Colony, Eurazeo up stake in Europe’s largest hotel owner

Private equity firms Colony Capital and Eurazeo plan to increase their stake in the hotel group Accor, which owns the Pullman and Ibis hotel chains, to 30 percent.

Colony Capital and Eurazeo will increase their stake in Europe’s largest hotel owner, Accor, to 30 percent just as the company plans a massive expansion of its business.

Los Angeles-based Colony said it planned to increase its stake in the hotel group to 20 percent from nine percent, while Paris-based Eurazeo said it would raise its stake to 8.5 percent by May 13, and to 10 percent “in the months to come, by the end of the year the latest.”

Virginie Morgon, a member of Eurazeo's executive committee, said in a conference call today the firm would also be seeking board representation. Eurazeo said plans to increase its stake represented a €1 billion ($1.55 billion) investment, funded with €539 million of equity and €538 million of debt. A spokesman for Colony declined to comment on financial details.

“Colony Capital and Eurazeo's increased stakes demonstrate their confidence in the management team and their strategy, the group's potential for value creation and the strength of its assets,'' the duo said in a joint statement.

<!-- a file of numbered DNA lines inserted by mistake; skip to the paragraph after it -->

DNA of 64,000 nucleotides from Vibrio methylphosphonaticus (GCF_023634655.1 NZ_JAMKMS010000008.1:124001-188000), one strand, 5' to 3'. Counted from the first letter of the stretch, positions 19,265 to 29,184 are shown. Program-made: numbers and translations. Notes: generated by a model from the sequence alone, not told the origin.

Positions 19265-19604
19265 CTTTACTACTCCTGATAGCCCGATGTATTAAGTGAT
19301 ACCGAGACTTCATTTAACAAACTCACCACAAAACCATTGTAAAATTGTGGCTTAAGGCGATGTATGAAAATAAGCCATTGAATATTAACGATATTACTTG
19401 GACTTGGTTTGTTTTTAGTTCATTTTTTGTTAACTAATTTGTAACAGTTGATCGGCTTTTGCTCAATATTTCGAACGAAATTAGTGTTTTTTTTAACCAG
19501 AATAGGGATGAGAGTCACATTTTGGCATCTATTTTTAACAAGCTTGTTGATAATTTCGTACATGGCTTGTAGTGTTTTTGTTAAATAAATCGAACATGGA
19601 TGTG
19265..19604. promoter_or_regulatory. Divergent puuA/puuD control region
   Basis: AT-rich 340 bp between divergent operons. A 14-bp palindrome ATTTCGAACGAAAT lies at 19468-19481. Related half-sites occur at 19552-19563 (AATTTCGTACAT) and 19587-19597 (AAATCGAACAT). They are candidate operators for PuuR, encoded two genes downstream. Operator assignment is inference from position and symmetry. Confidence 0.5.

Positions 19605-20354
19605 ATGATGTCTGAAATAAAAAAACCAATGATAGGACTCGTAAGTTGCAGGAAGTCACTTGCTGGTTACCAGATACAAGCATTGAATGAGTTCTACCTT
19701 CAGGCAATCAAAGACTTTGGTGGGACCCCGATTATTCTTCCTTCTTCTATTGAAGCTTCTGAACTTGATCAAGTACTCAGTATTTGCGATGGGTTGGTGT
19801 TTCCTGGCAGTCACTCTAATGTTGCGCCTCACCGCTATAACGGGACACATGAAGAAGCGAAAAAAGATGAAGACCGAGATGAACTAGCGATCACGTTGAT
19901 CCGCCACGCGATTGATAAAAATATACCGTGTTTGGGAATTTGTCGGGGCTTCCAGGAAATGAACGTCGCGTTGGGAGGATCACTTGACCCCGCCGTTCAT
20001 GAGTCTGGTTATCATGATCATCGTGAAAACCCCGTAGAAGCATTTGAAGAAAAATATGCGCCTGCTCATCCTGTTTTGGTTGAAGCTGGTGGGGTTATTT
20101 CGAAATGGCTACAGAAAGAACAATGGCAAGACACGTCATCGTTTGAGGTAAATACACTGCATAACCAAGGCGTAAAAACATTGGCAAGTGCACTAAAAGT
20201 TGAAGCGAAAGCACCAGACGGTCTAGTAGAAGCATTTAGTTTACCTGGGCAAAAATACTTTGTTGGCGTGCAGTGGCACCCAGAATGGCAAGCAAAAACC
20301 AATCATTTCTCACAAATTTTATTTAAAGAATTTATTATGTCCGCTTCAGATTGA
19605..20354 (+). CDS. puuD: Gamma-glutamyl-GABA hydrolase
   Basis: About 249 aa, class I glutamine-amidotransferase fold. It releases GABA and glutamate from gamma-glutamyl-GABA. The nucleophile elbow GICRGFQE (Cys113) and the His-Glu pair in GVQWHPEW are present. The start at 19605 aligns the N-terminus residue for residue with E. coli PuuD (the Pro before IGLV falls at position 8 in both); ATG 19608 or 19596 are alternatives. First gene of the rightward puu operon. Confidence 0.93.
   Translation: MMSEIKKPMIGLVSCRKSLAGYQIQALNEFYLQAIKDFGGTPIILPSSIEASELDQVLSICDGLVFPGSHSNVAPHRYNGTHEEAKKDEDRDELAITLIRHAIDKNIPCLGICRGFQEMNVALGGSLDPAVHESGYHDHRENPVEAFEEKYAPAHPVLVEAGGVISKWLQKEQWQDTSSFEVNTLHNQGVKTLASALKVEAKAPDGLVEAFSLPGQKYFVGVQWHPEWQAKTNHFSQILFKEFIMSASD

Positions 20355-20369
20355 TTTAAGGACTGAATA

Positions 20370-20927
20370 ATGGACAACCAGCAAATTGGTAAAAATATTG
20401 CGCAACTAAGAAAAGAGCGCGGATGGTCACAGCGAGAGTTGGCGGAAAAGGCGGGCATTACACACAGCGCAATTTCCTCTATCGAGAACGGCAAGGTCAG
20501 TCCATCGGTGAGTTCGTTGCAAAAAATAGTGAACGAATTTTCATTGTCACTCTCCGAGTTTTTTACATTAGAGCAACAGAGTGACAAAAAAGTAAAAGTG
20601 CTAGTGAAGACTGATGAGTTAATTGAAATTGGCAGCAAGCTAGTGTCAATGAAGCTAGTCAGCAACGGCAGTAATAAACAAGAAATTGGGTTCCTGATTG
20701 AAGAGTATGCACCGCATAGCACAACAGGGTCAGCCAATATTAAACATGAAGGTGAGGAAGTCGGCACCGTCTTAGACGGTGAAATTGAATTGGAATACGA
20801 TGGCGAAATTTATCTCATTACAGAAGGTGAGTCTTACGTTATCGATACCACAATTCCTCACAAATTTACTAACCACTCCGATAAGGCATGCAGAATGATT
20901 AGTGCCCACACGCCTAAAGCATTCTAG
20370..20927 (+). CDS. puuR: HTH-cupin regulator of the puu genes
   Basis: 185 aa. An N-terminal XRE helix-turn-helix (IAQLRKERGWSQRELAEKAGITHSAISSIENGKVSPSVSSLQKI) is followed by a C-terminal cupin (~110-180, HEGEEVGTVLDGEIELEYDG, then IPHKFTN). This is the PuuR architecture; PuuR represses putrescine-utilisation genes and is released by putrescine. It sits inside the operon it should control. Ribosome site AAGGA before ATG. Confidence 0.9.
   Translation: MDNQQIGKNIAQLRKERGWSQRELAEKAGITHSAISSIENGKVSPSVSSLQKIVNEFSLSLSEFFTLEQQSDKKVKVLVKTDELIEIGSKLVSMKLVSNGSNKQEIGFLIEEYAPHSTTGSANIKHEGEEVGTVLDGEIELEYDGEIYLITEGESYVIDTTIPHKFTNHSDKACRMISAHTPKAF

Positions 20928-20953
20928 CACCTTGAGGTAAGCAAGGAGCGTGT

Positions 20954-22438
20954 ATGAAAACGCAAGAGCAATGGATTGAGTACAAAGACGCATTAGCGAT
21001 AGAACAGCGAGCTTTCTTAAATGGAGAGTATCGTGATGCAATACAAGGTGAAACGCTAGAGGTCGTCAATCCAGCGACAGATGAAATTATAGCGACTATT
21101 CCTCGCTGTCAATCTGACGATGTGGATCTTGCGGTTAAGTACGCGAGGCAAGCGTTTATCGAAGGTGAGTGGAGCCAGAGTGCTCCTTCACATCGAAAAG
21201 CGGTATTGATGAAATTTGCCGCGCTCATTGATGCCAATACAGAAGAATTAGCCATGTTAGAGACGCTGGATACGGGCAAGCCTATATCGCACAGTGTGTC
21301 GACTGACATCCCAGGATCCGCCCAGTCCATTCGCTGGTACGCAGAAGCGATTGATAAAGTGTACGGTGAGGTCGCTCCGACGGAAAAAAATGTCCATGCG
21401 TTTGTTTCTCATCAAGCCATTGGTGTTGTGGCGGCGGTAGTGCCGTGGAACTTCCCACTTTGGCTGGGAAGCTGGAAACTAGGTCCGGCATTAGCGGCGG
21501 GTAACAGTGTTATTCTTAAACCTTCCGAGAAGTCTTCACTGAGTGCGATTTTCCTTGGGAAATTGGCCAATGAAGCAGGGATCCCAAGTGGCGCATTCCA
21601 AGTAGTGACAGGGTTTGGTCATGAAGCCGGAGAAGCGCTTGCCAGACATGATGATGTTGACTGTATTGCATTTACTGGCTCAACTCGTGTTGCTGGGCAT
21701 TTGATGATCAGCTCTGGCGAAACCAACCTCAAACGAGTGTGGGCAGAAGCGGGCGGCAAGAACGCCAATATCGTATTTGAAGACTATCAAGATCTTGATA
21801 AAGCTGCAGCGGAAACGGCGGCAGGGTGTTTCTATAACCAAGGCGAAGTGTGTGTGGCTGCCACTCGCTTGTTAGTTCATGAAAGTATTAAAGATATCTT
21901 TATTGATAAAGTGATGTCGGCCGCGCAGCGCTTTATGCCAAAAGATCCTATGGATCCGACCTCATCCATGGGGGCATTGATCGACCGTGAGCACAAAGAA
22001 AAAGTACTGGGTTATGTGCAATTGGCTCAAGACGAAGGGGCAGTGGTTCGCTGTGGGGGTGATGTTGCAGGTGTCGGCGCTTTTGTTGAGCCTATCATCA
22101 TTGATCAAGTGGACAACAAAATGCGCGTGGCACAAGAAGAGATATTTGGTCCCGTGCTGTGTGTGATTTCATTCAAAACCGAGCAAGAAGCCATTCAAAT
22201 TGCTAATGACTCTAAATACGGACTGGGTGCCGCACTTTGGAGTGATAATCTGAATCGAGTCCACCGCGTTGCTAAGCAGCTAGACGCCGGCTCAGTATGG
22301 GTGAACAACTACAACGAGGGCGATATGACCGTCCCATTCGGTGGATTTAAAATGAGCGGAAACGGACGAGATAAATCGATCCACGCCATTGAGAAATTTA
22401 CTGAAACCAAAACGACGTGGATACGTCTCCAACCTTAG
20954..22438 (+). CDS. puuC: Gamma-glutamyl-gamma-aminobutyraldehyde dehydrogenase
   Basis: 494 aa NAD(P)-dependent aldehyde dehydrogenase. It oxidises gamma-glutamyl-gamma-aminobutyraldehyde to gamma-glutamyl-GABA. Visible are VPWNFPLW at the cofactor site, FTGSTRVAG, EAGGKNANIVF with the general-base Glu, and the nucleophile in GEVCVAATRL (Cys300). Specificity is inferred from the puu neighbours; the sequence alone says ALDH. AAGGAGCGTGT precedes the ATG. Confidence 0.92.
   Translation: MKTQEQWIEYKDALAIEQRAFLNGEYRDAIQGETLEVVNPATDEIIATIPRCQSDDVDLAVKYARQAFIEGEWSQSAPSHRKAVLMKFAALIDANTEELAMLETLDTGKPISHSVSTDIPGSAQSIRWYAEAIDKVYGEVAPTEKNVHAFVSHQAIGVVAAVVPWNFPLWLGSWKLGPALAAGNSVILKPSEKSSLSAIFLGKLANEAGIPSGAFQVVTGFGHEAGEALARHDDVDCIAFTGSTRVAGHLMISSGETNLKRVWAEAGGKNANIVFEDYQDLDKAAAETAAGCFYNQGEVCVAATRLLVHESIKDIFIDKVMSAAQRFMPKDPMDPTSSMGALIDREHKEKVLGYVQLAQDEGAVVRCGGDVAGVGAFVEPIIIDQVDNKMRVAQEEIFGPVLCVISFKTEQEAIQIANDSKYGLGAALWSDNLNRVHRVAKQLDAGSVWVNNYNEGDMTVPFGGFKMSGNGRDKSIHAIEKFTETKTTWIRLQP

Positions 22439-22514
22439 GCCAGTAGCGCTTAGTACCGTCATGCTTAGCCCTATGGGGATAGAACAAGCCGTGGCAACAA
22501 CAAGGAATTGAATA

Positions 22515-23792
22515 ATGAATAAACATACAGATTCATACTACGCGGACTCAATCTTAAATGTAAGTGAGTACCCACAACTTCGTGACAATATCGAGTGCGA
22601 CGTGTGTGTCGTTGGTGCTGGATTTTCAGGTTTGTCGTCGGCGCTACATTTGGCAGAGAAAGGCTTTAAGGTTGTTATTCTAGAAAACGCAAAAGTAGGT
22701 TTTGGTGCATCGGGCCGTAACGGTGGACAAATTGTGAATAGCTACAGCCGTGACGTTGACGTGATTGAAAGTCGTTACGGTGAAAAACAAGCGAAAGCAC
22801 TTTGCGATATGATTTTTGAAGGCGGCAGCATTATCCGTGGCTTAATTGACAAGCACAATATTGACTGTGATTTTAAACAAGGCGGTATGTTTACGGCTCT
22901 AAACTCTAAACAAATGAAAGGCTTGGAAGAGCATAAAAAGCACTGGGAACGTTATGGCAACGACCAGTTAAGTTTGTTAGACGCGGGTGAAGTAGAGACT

Accor plans to expand its hotel platform from almost 500,000 rooms to up to 700,000 by 2010, with 22 percent focused in Asia, 41 percent in Europe and 20 percent in North and Latin America. It currently operates the luxury hotel chain Sofitel, the upscale Novotel and Pullman brands and the economy Ibis hotel group.

In a separate statement, Accor said Colony and Eurazeo had to confirm the company’s growth strategy and guarantee their investment would not lead to a “de facto takeover,” before it would grant board seats.

Morgon said Eurazeo – which first invested in Accor in 2005 – was “totally convinced'' by Accor's strategy, adding: “A lot of things are being done and a lot will be done. We are absolutely sure the market will recognize this.” The investment, she went on, was a “natural trend in view of our historical links with the company.”